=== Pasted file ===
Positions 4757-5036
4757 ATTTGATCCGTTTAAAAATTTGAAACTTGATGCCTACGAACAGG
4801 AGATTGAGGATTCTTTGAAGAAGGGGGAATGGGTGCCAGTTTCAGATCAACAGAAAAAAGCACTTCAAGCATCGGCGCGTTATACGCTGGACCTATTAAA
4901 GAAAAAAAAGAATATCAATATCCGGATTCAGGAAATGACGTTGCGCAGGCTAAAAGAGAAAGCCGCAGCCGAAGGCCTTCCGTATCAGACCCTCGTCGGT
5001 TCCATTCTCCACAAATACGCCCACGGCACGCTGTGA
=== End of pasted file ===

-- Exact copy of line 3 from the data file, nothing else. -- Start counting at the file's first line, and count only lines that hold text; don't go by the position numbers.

4801 AGATTGAGGATTCTTTGAAGAAGGGGGAATGGGTGCCAGTTTCAGATCAACAGAAAAAAGCACTTCAAGCATCGGCGCGTTATACGCTGGACCTATTAAA